When it comes to mental health, what are teenagers these days worried about? To find out, I spoke to three high-schoolers who are also Jewish Teen Initiative Peer Wellness Fellows: Carly LaKind from Swampscott, Hailey Oberlander from Marblehead and Benjy Wolf-Wagner from Framingham.
Fellows work to remove the stigmas surrounding mental health and wellness, educating themselves and their peers through group learning and programmatic opportunities. JTI partners with BaMidbar Wilderness Therapy, The Blue Dove Foundation and other local and national partners to provide high-level training in awareness, advocacy, relational engagement and leadership development.
LaKind, Oberlander and Wolf-Wagner are each grappling with ordinary teenage stuff—homework, college admissions—while also grappling with larger issues of antisemitism and COVID-19.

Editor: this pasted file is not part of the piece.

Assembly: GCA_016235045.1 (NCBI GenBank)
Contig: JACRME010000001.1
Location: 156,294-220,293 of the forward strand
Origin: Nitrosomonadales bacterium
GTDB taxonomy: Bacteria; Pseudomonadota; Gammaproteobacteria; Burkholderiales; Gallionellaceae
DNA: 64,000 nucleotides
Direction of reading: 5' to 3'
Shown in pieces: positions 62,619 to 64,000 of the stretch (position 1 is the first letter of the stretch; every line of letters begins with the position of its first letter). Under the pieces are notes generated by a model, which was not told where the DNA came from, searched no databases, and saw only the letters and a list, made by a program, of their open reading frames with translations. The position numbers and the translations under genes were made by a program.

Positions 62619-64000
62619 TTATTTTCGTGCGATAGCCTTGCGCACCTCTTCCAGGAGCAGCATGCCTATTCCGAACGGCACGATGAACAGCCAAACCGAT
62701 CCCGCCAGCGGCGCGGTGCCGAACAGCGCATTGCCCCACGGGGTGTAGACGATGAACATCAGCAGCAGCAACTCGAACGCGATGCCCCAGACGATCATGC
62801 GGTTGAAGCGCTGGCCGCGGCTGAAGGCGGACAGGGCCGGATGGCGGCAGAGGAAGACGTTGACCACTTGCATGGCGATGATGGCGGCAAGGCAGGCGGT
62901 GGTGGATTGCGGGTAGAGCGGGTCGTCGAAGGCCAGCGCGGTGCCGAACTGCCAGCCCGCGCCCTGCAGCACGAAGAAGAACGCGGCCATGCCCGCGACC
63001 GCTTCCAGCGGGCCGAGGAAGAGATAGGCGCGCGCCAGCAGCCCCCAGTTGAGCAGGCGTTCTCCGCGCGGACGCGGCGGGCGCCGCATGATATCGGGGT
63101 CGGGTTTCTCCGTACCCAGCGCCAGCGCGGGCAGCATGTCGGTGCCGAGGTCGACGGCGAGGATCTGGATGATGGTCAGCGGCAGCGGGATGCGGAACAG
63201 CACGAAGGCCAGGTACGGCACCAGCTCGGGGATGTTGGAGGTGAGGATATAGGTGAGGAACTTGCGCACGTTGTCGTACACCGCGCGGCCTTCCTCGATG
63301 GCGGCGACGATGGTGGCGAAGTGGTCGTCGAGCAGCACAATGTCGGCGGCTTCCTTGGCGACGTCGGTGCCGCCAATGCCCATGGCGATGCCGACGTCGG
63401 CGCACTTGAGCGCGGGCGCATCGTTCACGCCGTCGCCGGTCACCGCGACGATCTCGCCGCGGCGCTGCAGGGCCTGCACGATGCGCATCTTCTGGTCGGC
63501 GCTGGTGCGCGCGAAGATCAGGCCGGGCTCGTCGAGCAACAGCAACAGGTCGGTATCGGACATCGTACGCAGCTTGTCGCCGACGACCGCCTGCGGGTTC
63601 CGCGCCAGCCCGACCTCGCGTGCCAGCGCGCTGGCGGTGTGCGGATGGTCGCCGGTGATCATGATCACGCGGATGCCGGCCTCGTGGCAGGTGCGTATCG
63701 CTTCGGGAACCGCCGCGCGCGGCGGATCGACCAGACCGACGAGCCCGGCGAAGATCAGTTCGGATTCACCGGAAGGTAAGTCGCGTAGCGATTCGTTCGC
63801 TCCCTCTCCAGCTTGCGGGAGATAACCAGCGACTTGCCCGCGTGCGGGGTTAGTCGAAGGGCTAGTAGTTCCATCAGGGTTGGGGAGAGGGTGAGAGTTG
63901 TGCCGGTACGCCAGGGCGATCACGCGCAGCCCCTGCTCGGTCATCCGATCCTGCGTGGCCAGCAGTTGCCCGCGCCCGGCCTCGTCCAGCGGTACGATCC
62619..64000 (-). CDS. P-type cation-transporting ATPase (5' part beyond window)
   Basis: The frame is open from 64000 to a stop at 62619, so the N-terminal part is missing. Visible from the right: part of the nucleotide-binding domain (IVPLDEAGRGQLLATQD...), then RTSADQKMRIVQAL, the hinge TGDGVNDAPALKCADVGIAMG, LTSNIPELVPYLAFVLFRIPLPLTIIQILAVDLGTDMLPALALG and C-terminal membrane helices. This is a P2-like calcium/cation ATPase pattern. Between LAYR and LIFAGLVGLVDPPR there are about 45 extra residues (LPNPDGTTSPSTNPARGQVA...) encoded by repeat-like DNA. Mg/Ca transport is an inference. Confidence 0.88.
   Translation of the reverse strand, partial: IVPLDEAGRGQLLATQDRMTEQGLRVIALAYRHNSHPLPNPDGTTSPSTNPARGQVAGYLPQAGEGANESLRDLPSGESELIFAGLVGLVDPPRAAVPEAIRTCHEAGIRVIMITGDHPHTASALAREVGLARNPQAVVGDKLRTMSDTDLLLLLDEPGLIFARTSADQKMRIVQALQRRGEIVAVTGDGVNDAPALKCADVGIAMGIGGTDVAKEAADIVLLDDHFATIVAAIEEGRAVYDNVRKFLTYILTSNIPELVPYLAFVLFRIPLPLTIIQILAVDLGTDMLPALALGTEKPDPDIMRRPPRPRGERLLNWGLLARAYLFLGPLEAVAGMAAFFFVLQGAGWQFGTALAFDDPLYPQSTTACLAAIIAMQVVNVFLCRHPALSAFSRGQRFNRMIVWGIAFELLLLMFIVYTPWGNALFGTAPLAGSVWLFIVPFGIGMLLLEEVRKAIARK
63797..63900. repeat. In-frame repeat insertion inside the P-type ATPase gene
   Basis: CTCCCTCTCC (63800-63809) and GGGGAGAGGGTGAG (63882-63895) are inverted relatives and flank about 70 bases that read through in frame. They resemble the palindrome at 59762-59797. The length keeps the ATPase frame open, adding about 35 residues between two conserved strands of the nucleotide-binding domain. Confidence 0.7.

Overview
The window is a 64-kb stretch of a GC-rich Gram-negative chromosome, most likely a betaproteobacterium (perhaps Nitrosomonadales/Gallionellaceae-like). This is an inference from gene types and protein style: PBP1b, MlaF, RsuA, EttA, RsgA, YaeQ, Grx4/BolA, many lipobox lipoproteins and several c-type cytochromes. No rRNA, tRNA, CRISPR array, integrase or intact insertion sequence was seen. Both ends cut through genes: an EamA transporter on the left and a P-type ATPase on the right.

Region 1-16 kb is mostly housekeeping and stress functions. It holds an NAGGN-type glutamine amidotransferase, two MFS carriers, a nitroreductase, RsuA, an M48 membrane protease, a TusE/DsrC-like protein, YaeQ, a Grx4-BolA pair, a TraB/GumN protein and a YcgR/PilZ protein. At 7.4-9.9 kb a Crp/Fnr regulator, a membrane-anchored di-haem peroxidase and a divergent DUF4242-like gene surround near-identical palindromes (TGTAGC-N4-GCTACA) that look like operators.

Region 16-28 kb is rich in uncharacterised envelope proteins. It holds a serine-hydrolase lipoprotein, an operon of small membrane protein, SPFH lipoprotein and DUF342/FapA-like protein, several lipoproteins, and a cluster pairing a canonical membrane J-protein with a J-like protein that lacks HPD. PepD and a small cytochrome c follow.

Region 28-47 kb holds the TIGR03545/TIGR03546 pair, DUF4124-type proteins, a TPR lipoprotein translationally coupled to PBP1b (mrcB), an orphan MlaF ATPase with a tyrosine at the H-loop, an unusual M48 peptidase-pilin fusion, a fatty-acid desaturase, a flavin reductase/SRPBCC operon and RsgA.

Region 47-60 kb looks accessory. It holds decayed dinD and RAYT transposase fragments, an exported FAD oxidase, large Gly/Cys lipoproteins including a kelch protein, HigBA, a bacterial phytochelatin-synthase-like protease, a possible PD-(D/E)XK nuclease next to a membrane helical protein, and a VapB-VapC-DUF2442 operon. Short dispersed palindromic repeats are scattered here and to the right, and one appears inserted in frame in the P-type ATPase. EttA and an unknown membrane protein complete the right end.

What are teenagers grappling with in terms of mental health right now? Obviously the pandemic is huge. I’m sure there are other things that are on your mind as well.
Hailey Oberlander: I’m not sure if people know what’s going on in Marblehead, but we just faced a really tragic [car accident]. Right now, I think many people are in a very negative and sad headspace. Definitely with COVID, stress and anxiety has increased a huge amount. I think more kids are worried about their future, with college and the fear of the unknown. Also, I think a lot of kids have been in a negative headspace due to COVID; even just talking with my friends and people at school, I’ve noticed that the rates of people who, at least in Marblehead, have had suicidal thoughts and depression, and kids who have been diagnosed with mental health issues, have increased significantly over the course of the pandemic.
Could you share what happened in Marblehead?
Oberlander: On Friday, a senior in high school, James Galante, who was committed to Denison University to play football, got in a car accident, and he died. This tragedy has brought all of Marblehead together, and even the surrounding towns. It’s been really sad for the senior class and for all of Marblehead. He was considered a hometown hero. It’s a really sad, tragic event that has taken over Marblehead.